Even now in the 21st century - his century - he finds racism still runs deep, in the city and on the reserve. And it is more than simple prejudice. Canada is no South Africa, but there is enough of a fissure that it amounts to a subtle form of apartheid.
Intentionally or not, too much of Canada continues to push natives into a second-class carriage, and too many native leaders keep them there. In workplaces, sports teams, schools and places of worship, there are powerful divisions that perpetuate a two-tier society, the one that Paul Papigatuk, a Quebec Inuit leader, calls "our caste system."
In the big nickel mine on Papigatuk's people's land, I could not help but feel I was witnessing a scene out of the American South, with Inuit taking the place of blacks in the menial and unskilled jobs while whites held every position of authority above them.
That's not the mining company's fault. Decades of failed education, social and cultural policies, as well as retrograde attitudes among many aboriginal leaders, has ensured that most people in Papigatuk's village can't do much more than hunt, fish and wash dishes.
To break the barriers, which is what most Canadians seem to want, we must do more than hope a few more like George Leach will come along. We also need to do more than bet on quick fixes, as one government after another has done for the past 40 years.
I came to this view as I travelled the country, meeting natives and non-natives and writing about our complex and often misunderstood relationship in very ordinary situations.
Through the first 13 parts of this series, it has become clear that regardless of the setting - a hockey team, theatre group, tree nursery, high school - centuries of contact have done precious little to bring us closer together.
What Canada can do to end its silent apartheid is to follow the lessons learned in dealing with poverty overseas. To start, our government must stop chasing symptoms, be they alcohol abuse or unemployment. And Canadians must stop asking: How do we fix the native problem?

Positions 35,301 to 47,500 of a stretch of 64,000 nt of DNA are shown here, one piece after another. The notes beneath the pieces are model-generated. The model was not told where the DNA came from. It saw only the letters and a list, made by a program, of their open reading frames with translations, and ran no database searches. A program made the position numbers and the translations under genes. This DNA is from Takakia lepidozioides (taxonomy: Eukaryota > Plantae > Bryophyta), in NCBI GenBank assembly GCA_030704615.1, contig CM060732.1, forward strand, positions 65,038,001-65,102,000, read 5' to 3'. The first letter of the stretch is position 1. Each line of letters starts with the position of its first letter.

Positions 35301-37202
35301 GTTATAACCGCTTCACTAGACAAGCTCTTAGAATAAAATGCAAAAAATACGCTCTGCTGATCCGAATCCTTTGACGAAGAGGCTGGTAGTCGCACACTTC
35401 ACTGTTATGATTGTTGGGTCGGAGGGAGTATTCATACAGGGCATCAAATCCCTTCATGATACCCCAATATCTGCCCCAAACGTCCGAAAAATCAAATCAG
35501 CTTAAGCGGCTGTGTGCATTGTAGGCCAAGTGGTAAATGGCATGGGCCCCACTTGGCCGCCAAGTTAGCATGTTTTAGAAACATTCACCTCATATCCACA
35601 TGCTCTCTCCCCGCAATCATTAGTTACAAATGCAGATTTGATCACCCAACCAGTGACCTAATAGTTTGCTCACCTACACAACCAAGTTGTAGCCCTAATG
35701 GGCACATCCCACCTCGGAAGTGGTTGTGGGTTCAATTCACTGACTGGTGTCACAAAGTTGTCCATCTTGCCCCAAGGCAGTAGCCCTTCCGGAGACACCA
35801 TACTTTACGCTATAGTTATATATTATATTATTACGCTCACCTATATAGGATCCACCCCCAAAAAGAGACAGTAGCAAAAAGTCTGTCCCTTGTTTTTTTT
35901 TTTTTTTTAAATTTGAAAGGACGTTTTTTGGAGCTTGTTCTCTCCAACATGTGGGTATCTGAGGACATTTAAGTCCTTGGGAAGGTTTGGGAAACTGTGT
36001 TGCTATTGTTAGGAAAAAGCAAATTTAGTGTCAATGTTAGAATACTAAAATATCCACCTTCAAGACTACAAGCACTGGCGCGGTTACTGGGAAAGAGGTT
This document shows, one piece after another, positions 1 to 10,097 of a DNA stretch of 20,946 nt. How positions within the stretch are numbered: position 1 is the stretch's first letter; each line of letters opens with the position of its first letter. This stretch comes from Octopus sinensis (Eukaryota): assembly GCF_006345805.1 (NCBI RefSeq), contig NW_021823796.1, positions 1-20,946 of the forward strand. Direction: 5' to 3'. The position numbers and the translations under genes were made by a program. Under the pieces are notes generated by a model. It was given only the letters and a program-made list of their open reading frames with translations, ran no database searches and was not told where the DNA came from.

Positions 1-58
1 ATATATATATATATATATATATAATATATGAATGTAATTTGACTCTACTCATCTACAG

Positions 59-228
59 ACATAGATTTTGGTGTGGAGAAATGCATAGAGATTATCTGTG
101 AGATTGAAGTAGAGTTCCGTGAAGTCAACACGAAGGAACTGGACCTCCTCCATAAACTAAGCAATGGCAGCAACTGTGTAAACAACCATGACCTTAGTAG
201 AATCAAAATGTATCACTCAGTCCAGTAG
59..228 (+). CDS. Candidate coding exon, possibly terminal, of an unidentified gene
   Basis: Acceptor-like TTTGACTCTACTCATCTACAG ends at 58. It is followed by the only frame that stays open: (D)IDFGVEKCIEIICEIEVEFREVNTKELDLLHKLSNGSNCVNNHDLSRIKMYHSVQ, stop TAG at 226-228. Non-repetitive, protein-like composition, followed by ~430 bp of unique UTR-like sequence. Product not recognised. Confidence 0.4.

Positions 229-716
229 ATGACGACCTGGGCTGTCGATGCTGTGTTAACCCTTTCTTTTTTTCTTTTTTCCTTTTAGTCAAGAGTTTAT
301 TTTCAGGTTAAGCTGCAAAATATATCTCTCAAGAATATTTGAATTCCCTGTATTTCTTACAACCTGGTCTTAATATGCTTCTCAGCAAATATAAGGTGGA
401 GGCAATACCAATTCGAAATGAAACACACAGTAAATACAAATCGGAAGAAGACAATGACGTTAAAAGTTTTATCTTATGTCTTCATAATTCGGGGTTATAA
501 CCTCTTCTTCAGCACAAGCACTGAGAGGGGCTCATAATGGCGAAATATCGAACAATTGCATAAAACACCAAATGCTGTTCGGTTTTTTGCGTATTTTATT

We don't. We fix the relationship.
The repair work starts here, in the news media, and runs through the education system, where aboriginal relations continue to be treated as a novelty, when they're treated at all.
Canadians, both native and non-native, need a far more honest understanding of our history, and our ongoing relationship. Instead, from kindergarten to rocking chair, we get little more than a highlight reel of confrontations that affect only a small minority on both sides.
The relationship has to be changed as well, starting with the land claims and reserves that form the deepest roots of a Canadian apartheid.
Both federal and provincial levels of governments continue to spend billions of dollars a year on aboriginal social problems that show few signs of abating, while refusing to invest in the land disputes that continue to divide peoples. More money spent on land claims today could end far more money sucked away by the symptoms of alienation tomorrow.
But the federal government is dangerously moving in the other direction, looking for the quick fixes - the Band-Aids of development - to show to voters that the situation is not all hopeless. Without some effort at prevention, the wounds will continue to fester.